i. Whether the Plaintiffs are the lawful proprietors of all that land known as Plot No. C66 in Kariobangi South (Mahatima Project) located on L.R No 209-10046 within Nairobi County and if so,
ii. Whether the Defendant has trespassed onto the property?
iii. Whether the Plaintiffs are entitled to the reliefs sought in the plaint?
38. The dispute herein revolves around the ownership of Plot No C66 in Kariobangi South located on L.R No 209-10046 (the suit property) which both the Plaintiffs and the Defendant lay claim to. It is the Plaintiffs’ position that they purchased the suit property from one Joshua Mungai Mweha for the sum of Kshs 575,000 on 26th November, 2012.
39. In support of their case, the Plaintiffs produced in evidence copies of the receipts for payment of the plot by Joshua Mweha dated 23rd March, 2009 and 4th November, 2011 issued by the Housing Development Department of the Nairobi City Council, the Sale Agreement dated 26th November, 2012 and a Bankers Cheque for Kshs 500,000 and Kshs 70,000 dated 27th November, 2012 and 28th November, 2012 respectively.
40. In addition, the Plaintiffs produced in evidence the plot formalization and registration cards in their favour with respect to the suit plot, the Mahatima Project list of officials dated 24th June, 2011, the letter from the District Commissioner dated 27th June, 2011 indicating that Mahatima project has met the conditions to be considered for formalization and the affidavit by the officials of Mahatima Investments indicating that they intend to hand-over the project to the Nairobi City Council for formalization.
41. The Plaintiffs also produced in evidence the certificate of registration for Mahatima Investments dated 19th May, 2006, Mahatima Project list of officials and the part development plan for Kariobangi South, Riverbank Estate, the rates payment receipts dated 8th June,2015, and the demand letter dated 24th August, 2015.
42. The Defendant equally claims ownership of the suit property. It is the Defendant’s case that he was the original allotee of the suit property having been allotted the same sometime in 2010. The Defendant produced in evidence his plot ownership certificate dated 7th October, 2004, the certificate of registration of Mahatima Investments dated 19th May, 2006, receipt from Mahatima Investment for the sum of Kshs 10,000 being survey fees, beacon certificate with respect to plot C66, plot ownership certificate for plot C81/1 in the names of the Plaintiff and a copy of part development plan showing the position of the suit plot and plot C81/1.
43. None of the parties herein has a title to the suit plot. For this Court to determine who between the Plaintiffs and Defendant has a valid claim over the suit property, the court is required to examine who between the two has established the root of his claim to the suit property. As persuasively stated in the case of Caroline Awinja Ochieng & another vs Jane Anne Mbithe Gitau & 2 others  eKLR;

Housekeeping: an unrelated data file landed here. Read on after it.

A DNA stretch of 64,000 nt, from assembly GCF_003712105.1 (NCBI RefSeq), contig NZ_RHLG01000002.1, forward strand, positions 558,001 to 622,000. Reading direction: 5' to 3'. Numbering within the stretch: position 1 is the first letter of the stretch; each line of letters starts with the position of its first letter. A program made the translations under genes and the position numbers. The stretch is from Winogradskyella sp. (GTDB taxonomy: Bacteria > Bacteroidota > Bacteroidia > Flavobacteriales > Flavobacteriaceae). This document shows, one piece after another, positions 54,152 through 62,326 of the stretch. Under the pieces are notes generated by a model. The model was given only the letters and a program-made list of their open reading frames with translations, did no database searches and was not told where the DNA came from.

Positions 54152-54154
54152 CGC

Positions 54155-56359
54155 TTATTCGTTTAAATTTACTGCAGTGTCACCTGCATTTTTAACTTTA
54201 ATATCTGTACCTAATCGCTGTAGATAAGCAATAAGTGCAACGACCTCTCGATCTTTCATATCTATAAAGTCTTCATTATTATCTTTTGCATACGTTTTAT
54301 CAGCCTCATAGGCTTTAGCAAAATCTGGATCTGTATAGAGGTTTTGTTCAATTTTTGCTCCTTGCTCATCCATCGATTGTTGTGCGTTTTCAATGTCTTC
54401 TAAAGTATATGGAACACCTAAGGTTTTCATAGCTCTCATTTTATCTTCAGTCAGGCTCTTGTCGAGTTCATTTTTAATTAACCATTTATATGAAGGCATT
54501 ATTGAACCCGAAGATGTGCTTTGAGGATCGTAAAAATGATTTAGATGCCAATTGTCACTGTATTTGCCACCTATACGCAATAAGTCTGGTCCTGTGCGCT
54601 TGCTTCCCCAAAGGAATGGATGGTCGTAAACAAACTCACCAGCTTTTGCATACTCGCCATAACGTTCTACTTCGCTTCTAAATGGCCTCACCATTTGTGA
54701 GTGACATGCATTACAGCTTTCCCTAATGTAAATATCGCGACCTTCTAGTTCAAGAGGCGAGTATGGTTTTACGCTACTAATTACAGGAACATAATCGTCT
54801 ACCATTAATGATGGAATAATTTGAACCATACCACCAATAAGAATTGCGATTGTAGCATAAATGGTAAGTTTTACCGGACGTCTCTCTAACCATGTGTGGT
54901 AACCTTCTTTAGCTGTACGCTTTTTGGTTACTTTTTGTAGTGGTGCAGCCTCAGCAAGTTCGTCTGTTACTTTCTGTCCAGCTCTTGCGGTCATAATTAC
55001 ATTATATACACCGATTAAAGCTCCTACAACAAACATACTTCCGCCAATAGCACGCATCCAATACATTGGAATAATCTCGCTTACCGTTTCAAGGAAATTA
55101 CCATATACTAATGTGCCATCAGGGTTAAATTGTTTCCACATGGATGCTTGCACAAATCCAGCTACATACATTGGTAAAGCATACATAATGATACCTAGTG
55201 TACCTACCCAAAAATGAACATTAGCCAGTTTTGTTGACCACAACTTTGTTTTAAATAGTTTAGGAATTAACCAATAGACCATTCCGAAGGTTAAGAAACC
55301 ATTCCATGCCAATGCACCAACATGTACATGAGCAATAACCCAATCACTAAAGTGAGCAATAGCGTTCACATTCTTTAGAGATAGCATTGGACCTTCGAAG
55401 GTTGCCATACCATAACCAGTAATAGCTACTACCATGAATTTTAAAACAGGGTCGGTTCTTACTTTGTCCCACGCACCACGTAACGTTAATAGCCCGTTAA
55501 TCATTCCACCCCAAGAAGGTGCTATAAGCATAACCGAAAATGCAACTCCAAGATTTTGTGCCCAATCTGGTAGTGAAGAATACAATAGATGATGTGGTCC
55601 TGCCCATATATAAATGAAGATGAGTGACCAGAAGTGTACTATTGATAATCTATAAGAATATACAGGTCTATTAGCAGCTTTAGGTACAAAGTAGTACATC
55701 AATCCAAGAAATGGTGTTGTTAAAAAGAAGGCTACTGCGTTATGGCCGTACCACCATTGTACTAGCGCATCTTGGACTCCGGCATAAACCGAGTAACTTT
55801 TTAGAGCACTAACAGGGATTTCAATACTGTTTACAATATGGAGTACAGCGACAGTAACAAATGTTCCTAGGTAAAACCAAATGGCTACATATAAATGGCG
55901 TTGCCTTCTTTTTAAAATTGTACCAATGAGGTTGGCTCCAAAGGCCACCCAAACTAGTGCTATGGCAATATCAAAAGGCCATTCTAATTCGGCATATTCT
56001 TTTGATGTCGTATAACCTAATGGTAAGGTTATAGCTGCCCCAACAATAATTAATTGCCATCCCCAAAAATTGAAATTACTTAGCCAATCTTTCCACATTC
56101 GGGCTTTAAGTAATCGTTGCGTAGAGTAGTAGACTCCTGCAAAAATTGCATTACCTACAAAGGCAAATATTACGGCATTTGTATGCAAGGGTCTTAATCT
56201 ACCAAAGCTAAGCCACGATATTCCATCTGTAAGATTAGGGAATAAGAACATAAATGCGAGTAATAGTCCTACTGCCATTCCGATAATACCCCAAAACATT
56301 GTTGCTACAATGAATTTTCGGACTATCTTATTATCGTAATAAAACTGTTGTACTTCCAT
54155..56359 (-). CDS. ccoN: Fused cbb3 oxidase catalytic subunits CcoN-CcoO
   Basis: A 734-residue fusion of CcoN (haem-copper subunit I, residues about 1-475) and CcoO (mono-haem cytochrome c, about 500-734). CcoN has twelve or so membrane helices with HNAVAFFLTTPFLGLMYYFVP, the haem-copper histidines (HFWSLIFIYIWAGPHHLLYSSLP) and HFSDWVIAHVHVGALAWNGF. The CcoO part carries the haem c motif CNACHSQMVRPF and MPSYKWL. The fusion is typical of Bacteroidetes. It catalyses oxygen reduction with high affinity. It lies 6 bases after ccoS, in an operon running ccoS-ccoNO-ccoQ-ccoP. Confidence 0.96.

“In determining the above issue it would perhaps be appropriate to first state that tracing ownership of unregistered land is dependent on tracing the root of title. Unlike registered land where ownership is domiciled and founded in the register of titles, ownership of unregistered land and the ascertainment or confirmation thereof involves the intricate journey of wading through documentary history……
It is the delivery of deeds or documents which assist in proving not only dominion of unregistered land but also ownership. The deeds must establish an unbroken chain that leads to a good root of title or title paramount. A good compilation of the documents or deeds relating to the property and concerning the claimant as well as any previous owners leading to the title certainly proves ownership. It is such documents which are basically ‘the essential indicia of title to unregistered land’’: per Nourse LJ in Sen v Headley  Ch 425 at 437.
The documents in my view are limitless. It could be one, they could be several. They must however establish the claimant’s beneficial interest in the property. Examples of the deed or documents include, at least in the Kenyan context: sale agreements, Plot cards, Lease agreements, allotment letters, payment receipts for outgoings, confirmations by the title paramount, notices, et al.”
44. It is undisputed that the suit property herein forms part of the property known as L.R No 209-10046 belonging to Mahatima Investments, and forming part of what is known as the Mahatima Investment Project. PW2 stated that he was allotted the suit property by the then Chairman of Mahatima Investments, Samuel Kariuki, and was issued with a certificate; that the certificate was lost in a burglary and that he was asked not to replace the same as it would be rendered redundant due to the formalization of the project.
45. It was the evidence of the Plaintiffs that they paid the sum of Kshs 60,000 for the suit property. The Plaintiffs produced two receipts from the Housing Development Department of the Nairobi City Council for the sums of Kshs 6,000 and Kshs 2,000, the plot formalization card and a register of Kariobangi South C Riverside where the 2nd Plaintiff’s name appears as the proprietor of Plot C66.
46. It is apparent from the above narration that PW2’s root of the title is wanting in several crucial elements. There is no evidence with respect to any sale and/or allotment of the property to him between himself and Samuel Kariuki, nor the alleged payments made in that regard. PW2 did not produce any evidence of the certificate that was issued to him nor any evidence of its loss.